Role Of Gods In Antigone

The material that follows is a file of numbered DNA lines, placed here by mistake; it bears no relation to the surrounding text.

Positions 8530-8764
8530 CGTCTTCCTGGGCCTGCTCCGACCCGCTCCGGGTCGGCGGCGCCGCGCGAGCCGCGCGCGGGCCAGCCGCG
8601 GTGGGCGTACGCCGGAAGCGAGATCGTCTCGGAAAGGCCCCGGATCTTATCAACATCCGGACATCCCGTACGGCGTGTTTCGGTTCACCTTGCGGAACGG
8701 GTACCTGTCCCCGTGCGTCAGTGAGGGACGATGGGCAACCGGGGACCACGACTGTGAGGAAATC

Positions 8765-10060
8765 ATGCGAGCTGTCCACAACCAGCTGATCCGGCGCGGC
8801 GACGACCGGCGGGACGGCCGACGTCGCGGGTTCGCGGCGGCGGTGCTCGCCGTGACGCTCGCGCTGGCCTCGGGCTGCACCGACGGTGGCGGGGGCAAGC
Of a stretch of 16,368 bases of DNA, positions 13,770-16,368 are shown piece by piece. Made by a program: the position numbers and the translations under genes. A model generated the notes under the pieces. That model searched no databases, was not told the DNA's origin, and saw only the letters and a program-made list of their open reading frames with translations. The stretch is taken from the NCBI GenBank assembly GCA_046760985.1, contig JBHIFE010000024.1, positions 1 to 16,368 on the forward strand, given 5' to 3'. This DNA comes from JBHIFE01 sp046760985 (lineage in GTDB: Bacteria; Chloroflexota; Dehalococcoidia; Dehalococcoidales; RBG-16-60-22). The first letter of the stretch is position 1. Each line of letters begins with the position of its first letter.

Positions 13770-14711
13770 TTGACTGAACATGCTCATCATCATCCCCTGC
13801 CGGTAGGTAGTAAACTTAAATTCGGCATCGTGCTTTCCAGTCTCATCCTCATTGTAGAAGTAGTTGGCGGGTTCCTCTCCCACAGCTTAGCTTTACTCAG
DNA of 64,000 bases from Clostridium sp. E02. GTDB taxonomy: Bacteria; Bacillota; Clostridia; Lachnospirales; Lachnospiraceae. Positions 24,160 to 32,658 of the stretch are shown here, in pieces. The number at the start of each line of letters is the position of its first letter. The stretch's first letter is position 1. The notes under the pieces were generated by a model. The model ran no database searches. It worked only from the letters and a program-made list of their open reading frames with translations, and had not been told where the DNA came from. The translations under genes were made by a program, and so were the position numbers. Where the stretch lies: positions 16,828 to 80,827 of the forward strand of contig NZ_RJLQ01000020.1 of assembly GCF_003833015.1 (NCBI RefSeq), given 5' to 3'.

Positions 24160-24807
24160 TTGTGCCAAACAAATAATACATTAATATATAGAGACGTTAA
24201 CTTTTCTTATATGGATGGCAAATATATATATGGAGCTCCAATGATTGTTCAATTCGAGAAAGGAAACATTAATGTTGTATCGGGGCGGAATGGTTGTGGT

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In the play Antigone by Sophocles the Greek gods play a very important role. Discussion of the gods is present throughout the entirety of the play. Essentially the gods drive the plot of Antigone. The play is about a girl, Antigone, who lives in Thebes Greece. She is the niece of the king Creon. Antigone had two brothers who were killed. One of her brothers, Polynices, was ordered by Creon to not be buried and anyone who attempted to bury him would be sentenced to death. Knowing this, Antigone still risks her life and buries her brother. In ancient greek times the burial of someone was considered very sacred, so as one may guess this caused a great problem. The ritual of burying a family member was important to ancient greek culture. The gods from the greek religion are the ones who said that the burial must happen or else the deceased would be stuck halfway to the underworld. Antigone’s family history had not been the best up until the point of her brothers’ deaths. In the book it was stated that Antigone felt very strongly about burying her brother no matter what Creon said. In the text after the play it is written by senior editor Paul Moliken that “When Creon Forbids the burial of Polyneices, he is denying Antigone the opportunity to perform one of the most significant duties that Greek society allowed for women. Thus, he is attacking her identity, and that is a part of the reason she opposes his orders” (Sophocles 67). This is significant because it shows why Creon was

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